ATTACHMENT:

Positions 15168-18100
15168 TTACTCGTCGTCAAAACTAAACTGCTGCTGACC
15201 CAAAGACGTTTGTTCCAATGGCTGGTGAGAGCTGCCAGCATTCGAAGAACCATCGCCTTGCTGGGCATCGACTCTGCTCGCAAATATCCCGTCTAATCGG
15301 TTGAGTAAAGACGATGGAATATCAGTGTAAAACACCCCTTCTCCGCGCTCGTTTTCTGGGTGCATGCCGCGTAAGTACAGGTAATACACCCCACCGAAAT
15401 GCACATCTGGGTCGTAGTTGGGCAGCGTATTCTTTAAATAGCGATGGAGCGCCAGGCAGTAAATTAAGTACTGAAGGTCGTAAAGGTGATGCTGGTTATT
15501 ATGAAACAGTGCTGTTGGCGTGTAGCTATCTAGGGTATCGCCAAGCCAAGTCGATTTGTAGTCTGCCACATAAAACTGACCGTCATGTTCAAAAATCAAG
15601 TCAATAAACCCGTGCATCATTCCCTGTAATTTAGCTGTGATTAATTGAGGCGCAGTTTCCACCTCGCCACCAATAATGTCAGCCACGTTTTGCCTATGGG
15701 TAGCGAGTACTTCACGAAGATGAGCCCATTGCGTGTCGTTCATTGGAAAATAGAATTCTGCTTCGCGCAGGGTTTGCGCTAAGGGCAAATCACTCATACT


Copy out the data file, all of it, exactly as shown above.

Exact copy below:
Positions 15168-18100
15168 TTACTCGTCGTCAAAACTAAACTGCTGCTGACC
15201 CAAAGACGTTTGTTCCAATGGCTGGTGAGAGCTGCCAGCATTCGAAGAACCATCGCCTTGCTGGGCATCGACTCTGCTCGCAAATATCCCGTCTAATCGG
15301 TTGAGTAAAGACGATGGAATATCAGTGTAAAACACCCCTTCTCCGCGCTCGTTTTCTGGGTGCATGCCGCGTAAGTACAGGTAATACACCCCACCGAAAT
15401 GCACATCTGGGTCGTAGTTGGGCAGCGTATTCTTTAAATAGCGATGGAGCGCCAGGCAGTAAATTAAGTACTGAAGGTCGTAAAGGTGATGCTGGTTATT
15501 ATGAAACAGTGCTGTTGGCGTGTAGCTATCTAGGGTATCGCCAAGCCAAGTCGATTTGTAGTCTGCCACATAAAACTGACCGTCATGTTCAAAAATCAAG
15601 TCAATAAACCCGTGCATCATTCCCTGTAATTTAGCTGTGATTAATTGAGGCGCAGTTTCCACCTCGCCACCAATAATGTCAGCCACGTTTTGCCTATGGG
15701 TAGCGAGTACTTCACGAAGATGAGCCCATTGCGTGTCGTTCATTGGAAAATAGAATTCTGCTTCGCGCAGGGTTTGCGCTAAGGGCAAATCACTCATACT